Income Protection

Income protection insurance pays part of your lost income if you are unable to work because of a disability caused by illness or injury – up to 90% of your pre-tax income in the first six months, and up to 70% for a specified time after six months. Income protection insurance is designed to replace your income based on your annual earnings in the 12 months prior to your illness or injury. Each income protection policy has its own definition of partial or total disability that must be met before a claim is made.

“Indemnity value” income protection policies insure you for a percentage of your salary at the time you make a claim (as opposed to your salary at the time the policy commenced). Note, “Agreed value” policies were once an option, but have not been available to new customers since March 2020. Waiting periods apply to income protection policies – anywhere from 14 days to two years, and longer waiting period often reduce the premiums on a policy. When choosing your waiting period, consider how much cash you have aside in terms of emergency funds, savings, and leave, with the knowledge that benefit periods often cover up to age 65. A longer benefit period usually drives up the price of an income protection policy.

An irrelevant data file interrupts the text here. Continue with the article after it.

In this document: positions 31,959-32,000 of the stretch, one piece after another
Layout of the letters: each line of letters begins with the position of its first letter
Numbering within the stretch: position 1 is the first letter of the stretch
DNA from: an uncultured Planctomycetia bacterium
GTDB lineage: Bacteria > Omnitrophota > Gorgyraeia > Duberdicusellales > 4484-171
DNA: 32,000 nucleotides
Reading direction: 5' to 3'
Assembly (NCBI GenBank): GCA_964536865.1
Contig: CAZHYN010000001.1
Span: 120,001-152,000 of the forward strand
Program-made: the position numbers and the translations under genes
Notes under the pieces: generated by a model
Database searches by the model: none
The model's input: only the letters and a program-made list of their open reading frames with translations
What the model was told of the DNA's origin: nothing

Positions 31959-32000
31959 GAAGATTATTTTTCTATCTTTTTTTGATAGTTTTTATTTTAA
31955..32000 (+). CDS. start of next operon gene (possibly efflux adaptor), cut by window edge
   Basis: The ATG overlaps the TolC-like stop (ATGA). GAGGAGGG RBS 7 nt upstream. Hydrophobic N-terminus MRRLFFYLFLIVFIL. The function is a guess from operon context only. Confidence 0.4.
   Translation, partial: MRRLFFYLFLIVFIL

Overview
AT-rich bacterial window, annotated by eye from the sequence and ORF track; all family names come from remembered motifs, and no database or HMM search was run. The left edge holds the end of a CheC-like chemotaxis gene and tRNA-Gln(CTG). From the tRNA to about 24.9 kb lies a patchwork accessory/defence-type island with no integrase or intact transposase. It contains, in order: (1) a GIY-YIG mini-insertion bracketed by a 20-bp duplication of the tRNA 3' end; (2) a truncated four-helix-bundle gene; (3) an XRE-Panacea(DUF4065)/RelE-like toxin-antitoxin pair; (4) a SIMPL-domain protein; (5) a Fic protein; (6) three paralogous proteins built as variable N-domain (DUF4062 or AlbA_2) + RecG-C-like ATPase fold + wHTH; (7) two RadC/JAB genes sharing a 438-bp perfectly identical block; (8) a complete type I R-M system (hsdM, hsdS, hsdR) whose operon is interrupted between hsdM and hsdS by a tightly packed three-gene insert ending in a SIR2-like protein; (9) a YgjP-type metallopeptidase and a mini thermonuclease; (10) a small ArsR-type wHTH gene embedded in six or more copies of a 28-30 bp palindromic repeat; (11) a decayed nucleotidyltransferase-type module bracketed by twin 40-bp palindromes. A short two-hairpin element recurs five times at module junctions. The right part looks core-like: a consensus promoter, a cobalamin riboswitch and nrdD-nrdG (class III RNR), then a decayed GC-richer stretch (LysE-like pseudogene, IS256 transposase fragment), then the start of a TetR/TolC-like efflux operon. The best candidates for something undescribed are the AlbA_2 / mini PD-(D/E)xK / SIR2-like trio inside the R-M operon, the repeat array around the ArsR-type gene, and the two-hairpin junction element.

Trauma Cover

Also known as “critical illness” or “recover insurance”, trauma cover pays a lump sum amount it you suffer from a critical illness or serious injury. This may include a heart condition, cancer, stroke, or significant head injury (note it does not include mental health conditions). While different trauma policies cover different things, it can usually help to pay for out-of-pocket medical expenses, living expenses for your family if you’re unable to work, changes to housing if required, or to pay down debt (e.g. your home loan).

When deciding if trauma cover is right for you, consider if you have any existing income protection or private health insurance that can help cover expenses or replace lost income. It’s also important to note what is covered in a policy you are considering, as well as its exclusions, waiting periods, cover limits, and premiums.

Personal Insurance Products: Types of Premiums

For all of the abovementioned policy types, your options for paying premiums are typically stepped or level: